Since ending balances vary from year to year depending on how much revenue is left after spending needs are met, policymakers cannot count on them as cushions against future emergencies to the degree they can with rainy day funds. Still, ending balances can be available for a state to use in a budget crunch and provide an additional source of fiscal flexibility. According to NASBO, Alaska, Connecticut, and Pennsylvania reported negative ending balances for fiscal 2017, an indication that each needed to fill a revenue shortfall at the close of the budget year.
Enacted budgets for fiscal 2018 show that at least 30 states anticipated having fewer days’ worth of expenditures in their total balances than in fiscal 2017. Those balances, however, are based on amounts appropriated in state budgets and they usually change significantly by the close of the fiscal year.
States’ latest results for fiscal 2017—though still subject to change—show:
States use reserves and balances to manage budgetary uncertainty, deal with revenue forecasting errors, prevent severe spending cuts or tax increases when there are unexpected revenue shortfalls, and cope with unforeseen emergencies. Because reserves and balances are vital to managing unexpected changes and maintaining fiscal health, their levels are tracked closely by bond rating agencies. For example, S&P Global Ratings downgraded Massachusetts’ debt rating in June 2017, citing its “failure to follow through on rebuilding its reserves.”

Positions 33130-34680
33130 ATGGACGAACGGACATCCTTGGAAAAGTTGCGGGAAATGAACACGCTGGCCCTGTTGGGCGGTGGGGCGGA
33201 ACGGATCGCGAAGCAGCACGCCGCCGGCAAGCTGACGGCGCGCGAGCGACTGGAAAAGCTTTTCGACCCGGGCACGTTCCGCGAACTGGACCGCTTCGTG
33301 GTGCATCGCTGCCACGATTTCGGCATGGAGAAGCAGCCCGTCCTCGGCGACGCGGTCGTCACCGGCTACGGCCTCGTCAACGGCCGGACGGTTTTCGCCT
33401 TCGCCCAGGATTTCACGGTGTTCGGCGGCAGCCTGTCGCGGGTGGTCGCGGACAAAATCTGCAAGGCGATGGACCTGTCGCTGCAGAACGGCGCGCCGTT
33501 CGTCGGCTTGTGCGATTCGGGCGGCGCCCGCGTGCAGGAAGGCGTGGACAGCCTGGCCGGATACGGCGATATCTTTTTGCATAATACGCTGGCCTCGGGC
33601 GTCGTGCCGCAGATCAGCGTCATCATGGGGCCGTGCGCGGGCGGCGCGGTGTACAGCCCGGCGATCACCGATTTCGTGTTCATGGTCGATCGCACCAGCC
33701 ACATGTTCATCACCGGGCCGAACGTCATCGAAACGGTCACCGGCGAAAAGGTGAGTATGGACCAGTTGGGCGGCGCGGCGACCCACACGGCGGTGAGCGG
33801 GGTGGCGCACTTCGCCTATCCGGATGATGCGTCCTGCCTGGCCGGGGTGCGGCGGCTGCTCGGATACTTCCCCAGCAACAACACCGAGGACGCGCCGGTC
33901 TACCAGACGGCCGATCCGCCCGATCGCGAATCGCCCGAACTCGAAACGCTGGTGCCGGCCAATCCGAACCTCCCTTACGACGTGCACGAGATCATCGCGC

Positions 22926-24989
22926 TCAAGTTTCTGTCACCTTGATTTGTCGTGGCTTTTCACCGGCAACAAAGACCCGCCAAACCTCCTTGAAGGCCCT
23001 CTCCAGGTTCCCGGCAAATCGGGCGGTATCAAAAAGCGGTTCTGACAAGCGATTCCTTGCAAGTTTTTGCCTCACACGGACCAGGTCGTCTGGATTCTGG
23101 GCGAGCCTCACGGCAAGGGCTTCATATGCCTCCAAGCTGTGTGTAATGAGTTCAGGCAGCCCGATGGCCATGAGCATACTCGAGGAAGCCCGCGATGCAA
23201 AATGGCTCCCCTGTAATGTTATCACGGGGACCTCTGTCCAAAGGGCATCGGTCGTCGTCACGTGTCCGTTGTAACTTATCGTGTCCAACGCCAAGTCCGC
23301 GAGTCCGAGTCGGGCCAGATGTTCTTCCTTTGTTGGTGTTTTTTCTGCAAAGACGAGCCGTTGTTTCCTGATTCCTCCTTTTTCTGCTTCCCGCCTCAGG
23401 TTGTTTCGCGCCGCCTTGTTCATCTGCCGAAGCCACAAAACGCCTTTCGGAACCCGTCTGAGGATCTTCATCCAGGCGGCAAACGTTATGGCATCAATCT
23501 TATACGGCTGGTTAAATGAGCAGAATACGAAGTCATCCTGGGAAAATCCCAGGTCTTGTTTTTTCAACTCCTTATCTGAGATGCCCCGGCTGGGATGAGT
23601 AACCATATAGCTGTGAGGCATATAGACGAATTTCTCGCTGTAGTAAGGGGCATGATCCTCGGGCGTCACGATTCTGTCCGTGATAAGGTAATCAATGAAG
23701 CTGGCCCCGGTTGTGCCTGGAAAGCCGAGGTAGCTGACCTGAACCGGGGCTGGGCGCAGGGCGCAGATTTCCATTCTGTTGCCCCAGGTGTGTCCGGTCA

Building up reserves is a sign of fiscal recovery, but there is no one-size-fits-all rule on when, how, and how much to save. States with a history of significant revenue or economic volatility may desire larger cushions. According to a December 2015 report by The Pew Charitable Trusts, the optimal savings target of state rainy day funds depends on three factors: the defined purpose of funds, the volatility of a state’s tax revenue, and the level of coverage—similar to an insurance policy—that the state seeks to provide for its budget.
General fund reserves and balances may not reflect a state’s complete fiscal cushion. States may have additional resources to soften downturns, such as dedicated reserves outside of their general funds or rainy day accounts. In addition, some states undertake considerable spending outside of the general fund, so comparisons across states should be made with caution. One way to standardize the size of reserves and balances is to calculate how many days a state could run solely on those funds, even though it is highly unlikely that would ever happen.
Sort and chart data about key fiscal and economic trends in the 50 states, and read Pew's insights.